Maria arrives at the Von Trapp lakeside residence and starts off on the wrong foot with the stern Captain Von Trapp.  She hits it off better with the seven Von Trapp children: Liesl, Louisa, Friedrich, Kurt, Brigitta, Martl, and Greta. The children are a bit unruly but Maria soon tames them. Von Trapp treats his children like an army, beckoning them with whistles and making them march in formation. Von Trapp is a shadow of his former self since his wife died and his children have suffered from his lack of love. Naturally, Von Trapp and Maria will clash as he demands discipline whereas she is a free spirit. Since his wife died, Von Trapp does not appreciate singing or laughter. It reminds him of his deceased wife. Maria will change all that.

Von Trapp is courting the wealthy and widowed Baroness Schrader (Eleanor Parker) from Vienna. He longs for his children to have another mother. The Baroness is fond of Von Trapp but not so much his seven kids. Von Trapp's friend, "Uncle" Max Detweiler (Richard Haydn) marvels at Maria's teaching the children how to sing. He's looking for a singing group for the upcoming Salzburg Folk Festival. Max sees fame and fortune for the Von Trapp family and himself.

Maria begins to have feelings for Von Trapp and the Baroness notices. She makes Maria feel guilty for her feelings, playing on Maria's naivety and persuades Maria to leave the house and return to the convent. The Von Trapp children are despondent without her. Von Trapp realizes that it's Maria he's in love with and not the Baroness. Maria returns from her seclusion to be the children's governess again.  Von Trapp breaks off his engagement with the Baroness and professes his love to Maria. Von Trapp and Maria wed but their happiness is short-lived as the Nazis move into Salzburg. Von Trapp is ordered to report to the German Navy by the local Nazi Herr Zeller (Ben Wright). Von Trapp despises the Nazis and what they've done to his native Austria. The Von Trapps try to sneak out that night but Zeller is waiting for them. With Max's assistance, the Von Trapp family perform at the Salzburg Folk Festival in front of Zeller and the entire town.  As the Festival's music winners are announced, the family flee the festival, hiding out in the abbey from the Nazis before escaping on foot through the mountains to Switzerland where Von Trapp, Maria, and his children will be safe.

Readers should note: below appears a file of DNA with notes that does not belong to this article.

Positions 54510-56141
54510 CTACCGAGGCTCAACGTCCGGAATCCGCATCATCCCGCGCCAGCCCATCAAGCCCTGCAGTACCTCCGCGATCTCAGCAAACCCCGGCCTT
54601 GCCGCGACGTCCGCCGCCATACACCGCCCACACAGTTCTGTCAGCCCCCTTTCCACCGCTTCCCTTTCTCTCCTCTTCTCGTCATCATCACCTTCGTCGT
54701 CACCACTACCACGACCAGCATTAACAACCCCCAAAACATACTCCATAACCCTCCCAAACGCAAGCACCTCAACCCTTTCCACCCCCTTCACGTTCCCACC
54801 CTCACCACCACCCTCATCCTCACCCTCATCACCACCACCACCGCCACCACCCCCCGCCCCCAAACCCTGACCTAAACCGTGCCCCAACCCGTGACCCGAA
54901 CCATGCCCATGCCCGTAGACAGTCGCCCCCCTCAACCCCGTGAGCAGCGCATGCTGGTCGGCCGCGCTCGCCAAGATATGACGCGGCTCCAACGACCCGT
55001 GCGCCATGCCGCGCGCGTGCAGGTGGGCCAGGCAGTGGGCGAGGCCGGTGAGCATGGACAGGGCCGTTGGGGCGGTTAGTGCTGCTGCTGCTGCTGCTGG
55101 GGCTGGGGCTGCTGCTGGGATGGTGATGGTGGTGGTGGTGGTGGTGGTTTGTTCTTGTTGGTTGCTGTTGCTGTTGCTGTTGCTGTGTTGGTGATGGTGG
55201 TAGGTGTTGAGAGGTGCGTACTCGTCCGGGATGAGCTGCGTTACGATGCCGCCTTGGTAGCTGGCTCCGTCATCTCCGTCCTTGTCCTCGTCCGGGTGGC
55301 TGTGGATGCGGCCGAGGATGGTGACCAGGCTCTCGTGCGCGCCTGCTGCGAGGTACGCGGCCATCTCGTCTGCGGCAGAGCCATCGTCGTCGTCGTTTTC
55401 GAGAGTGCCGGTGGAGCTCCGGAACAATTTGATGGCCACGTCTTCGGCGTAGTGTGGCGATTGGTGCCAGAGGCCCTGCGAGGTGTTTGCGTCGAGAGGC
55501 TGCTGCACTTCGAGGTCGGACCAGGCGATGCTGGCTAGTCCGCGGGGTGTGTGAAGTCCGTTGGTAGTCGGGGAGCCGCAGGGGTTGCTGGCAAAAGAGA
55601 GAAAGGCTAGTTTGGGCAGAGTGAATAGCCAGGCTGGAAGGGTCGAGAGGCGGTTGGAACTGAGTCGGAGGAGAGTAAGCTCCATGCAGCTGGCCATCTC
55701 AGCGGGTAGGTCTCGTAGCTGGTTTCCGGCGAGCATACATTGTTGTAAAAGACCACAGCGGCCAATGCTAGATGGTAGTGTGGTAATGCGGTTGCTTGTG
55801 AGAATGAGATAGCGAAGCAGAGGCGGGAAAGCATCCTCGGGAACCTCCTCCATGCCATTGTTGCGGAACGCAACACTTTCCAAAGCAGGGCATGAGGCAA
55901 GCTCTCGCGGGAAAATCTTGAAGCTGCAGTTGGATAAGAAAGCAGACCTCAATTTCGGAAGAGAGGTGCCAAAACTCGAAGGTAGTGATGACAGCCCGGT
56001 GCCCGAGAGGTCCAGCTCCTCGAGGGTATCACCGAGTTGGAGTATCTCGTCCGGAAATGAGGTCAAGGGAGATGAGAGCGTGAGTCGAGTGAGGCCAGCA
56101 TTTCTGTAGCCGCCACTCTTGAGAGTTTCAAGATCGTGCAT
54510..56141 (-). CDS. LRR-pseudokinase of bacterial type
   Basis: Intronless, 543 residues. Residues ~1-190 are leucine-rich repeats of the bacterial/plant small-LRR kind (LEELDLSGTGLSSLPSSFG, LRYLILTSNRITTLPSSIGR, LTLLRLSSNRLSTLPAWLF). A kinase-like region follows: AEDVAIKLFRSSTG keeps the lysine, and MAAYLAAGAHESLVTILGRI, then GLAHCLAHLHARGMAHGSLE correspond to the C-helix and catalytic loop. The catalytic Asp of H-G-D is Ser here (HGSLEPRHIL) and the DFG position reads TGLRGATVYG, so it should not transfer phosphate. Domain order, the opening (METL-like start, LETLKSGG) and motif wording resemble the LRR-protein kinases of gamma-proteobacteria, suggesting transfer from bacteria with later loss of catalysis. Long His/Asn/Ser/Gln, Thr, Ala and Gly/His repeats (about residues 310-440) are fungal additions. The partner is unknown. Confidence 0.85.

The plot may sound very dramatic but throughout the film, it's the songs and music of Rodgers and Hammerstein that propel the story. Director Wise keeps his good luck with musicals going by using his great screenwriter Ernest Lehman  from WEST SIDE STORY to write the screenplay.  Besides Barbara Streisand and Gene Kelly, Julie Andrews is probably one of the greatest musical talents in film history. She takes the role of Maria and puts her eternal stamp on it. Probably the one actor overlooked in THE SOUND OF MUSIC who has the toughest role and makes it unique and unforgettable is Christopher Plummer as Captain Von Trapp. His transformation in one pivotal scene from strict disciplinarian to proud, loving father all in a medium close-up is remarkable.